Since Monica’s morning commute is longer than mine, the task of dropping off and picking up the children from day care falls to me. I’ve got the routine down to a science aided in no small part by the television and the gate that locks the kids into the family room. The second to last step in the process of getting them out the door in the morning is brushing their teeth. By this point, I’ve already gotten them dressed, fed the cats, cleaned the litter box, gotten their bags together, packed my lunch, and brushed my own teeth. It is at this time that I turn the TV off and usher them upstairs. On Monday, we ran into a bit of an issue.
It started out normal, with Parker running upstairs and disappearing into the kitchen. Oliver’s response to my request to go brush his teeth was to collapse on the floor. I picked him up while he made angry faces at me. He was playing and quickly broke and laughed as he made each subsequent face. Once I got him to the living room, I put him down because he’s almost four and he can walk. He collapsed once again.
I took this opportunity to nab Parker and bring him upstairs. On the way, I made sure to point out to Oliver that I would just brush Parker’s teeth first. That got him moving, although not all that fast. By the time he made it up to the bathroom, I had positioned Parker on the counter next to the sink. Oliver insisted on opening the door to the bathroom and turning on the light even though those things were already done, so he shut the light off and closed the door. Being that I’m petty and I sometimes do things to mess with my children, I turned the light back on before he could open the door. Oliver saw this and turned it off again just so he can turn it on. These are the kinds of things you get to deal with when you have children.
I was now getting Parker’s toothbrush ready. Oliver was annoyed because Parker was sitting in his spot. He climbed on his step stool positioned between the counter and the toilet, then the toilet, then tried to squeeze his way onto the counter next to Parker. I told him that there was not enough room for both of them and that he should wait his turn. This fell on deaf ears.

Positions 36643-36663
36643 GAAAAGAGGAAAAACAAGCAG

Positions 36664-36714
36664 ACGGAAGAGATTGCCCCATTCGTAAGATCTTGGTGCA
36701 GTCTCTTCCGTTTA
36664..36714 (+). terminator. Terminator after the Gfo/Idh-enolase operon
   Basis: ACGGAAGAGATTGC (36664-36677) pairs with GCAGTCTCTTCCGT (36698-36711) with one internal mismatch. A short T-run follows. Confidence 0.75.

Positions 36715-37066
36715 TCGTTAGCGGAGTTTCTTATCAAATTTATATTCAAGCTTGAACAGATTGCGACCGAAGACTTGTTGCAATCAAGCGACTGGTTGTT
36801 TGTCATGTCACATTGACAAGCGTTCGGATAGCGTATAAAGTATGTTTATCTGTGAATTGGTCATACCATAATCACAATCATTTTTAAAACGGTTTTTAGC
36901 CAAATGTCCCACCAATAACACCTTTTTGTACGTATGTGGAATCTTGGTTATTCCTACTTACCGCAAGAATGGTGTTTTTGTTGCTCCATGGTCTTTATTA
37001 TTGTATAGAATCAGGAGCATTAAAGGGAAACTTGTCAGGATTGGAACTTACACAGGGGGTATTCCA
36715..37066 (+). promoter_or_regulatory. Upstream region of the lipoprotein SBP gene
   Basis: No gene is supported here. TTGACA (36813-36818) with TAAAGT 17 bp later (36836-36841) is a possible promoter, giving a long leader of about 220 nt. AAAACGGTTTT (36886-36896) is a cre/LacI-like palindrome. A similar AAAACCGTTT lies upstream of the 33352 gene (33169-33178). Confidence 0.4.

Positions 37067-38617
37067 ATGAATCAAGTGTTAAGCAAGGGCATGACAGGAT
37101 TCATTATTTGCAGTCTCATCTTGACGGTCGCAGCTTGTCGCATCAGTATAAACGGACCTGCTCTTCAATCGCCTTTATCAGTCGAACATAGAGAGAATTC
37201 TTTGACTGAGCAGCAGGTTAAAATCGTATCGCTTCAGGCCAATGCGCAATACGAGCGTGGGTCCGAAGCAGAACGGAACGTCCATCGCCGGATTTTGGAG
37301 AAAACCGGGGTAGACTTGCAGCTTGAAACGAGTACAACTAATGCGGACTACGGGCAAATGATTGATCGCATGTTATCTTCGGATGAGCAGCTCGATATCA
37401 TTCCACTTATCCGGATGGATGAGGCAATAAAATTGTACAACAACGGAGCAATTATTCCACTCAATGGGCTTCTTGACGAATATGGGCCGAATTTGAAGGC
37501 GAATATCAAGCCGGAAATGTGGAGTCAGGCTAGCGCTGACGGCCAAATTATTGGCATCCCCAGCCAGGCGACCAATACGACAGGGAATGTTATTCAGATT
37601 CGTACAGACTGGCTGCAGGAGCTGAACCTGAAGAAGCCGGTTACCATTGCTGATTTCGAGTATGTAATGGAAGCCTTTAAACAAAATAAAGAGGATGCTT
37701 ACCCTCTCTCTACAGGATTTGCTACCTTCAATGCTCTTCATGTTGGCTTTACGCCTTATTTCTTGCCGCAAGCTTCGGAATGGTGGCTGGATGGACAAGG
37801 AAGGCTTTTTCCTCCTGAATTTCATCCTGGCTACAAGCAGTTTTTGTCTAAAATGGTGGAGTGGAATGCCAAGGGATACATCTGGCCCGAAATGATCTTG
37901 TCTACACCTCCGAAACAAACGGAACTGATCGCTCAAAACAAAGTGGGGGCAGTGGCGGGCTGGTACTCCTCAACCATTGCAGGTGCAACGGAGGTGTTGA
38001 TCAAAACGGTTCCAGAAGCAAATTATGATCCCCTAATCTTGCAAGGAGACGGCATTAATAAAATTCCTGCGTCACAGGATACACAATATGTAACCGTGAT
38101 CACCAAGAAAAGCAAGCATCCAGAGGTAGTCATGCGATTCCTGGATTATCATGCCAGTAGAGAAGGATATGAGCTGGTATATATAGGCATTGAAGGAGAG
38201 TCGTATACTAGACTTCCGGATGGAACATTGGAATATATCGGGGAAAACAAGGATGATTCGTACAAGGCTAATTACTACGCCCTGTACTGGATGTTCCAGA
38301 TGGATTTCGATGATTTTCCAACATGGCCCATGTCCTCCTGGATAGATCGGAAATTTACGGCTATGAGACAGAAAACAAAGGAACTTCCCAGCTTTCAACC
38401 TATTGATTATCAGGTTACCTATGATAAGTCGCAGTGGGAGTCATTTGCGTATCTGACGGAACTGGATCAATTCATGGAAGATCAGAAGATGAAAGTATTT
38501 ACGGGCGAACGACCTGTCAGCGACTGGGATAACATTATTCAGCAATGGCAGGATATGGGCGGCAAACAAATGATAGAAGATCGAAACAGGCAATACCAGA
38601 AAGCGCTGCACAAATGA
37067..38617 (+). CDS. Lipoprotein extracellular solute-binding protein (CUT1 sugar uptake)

I then started to brush Parker’s teeth by grabbing the kid in a sort of headlock so he’ll stay still enough for me to do the job. While I’m doing this, Parker looks straight ahead into the mirror and in one fluid motion, pushes his brother clean off the counter. It happened so fast. One second Oliver was sitting there and the next he simply wasn’t.
It’s times like these that I’m faced with an internal struggle. On the one hand, my son just fell and hurt himself. He’s crying. As his father, I should comfort him. On the other hand, that was hilarious. So now I have to make him feel better while holding back my laughter which is no easy task. I did make sure to point out that if he just listened to me in the first place and waited his turn, he would not be in this predicament.
As 2016 came to a much needed close, I had every intention of writing a blog post a day in 2017, akin to what I did in 2008, however this time they would be about my kids. Each post would feature something they did or said that amused or annoyed me as a way to chronicle their lives. Here I am writing this on January 4th, having already failed at this task. Instead, maybe I’ll try to do this every week to have a bit more of a flexible goal. I’d like to write more here because I greatly enjoy doing so and people seem to like it when I write about the weird and funny things my kids do, so I will continue to exploit them for my own personal gain. Speaking of which, be sure to check out our Loot Crate unboxing videos over at HorrorTalk.
So what have my kids been up to? Mainly it’s been playing with the variety of toys they got for Christmas. Oliver’s favorites include his blue lightsaber (although he’s also partial to his brother’s red one), which he’s been whipping open repeatedly. It’s only a matter of time before that flies out of his hands and breaks something. Who knows? Maybe it’ll go out a window after all. He’s also partial to the toy microphone that Monica’s parents got him. It records and plays back your voice, so he’s been saying “Poop” into it over and over again so he can hear himself say it. That’s my boy.
Parker has been somewhat indifferent to the toys, picking up things here or there to play with them when he feels like it. He takes cues from his brother, often following him around or grabbing a toy that Oliver has put down. This become problematic when Oliver realizes Parker has taken something he was recently playing with and demands it back. They’ll figure out how to share sooner or later, I guess. Or not at all and they’ll just continue fighting. He’s been obsessed with the book, Brown Bear, Brown Bear What Do You See? lately. Our copy has these little windows that slide out to reveal the next animal. He’s been all over that book.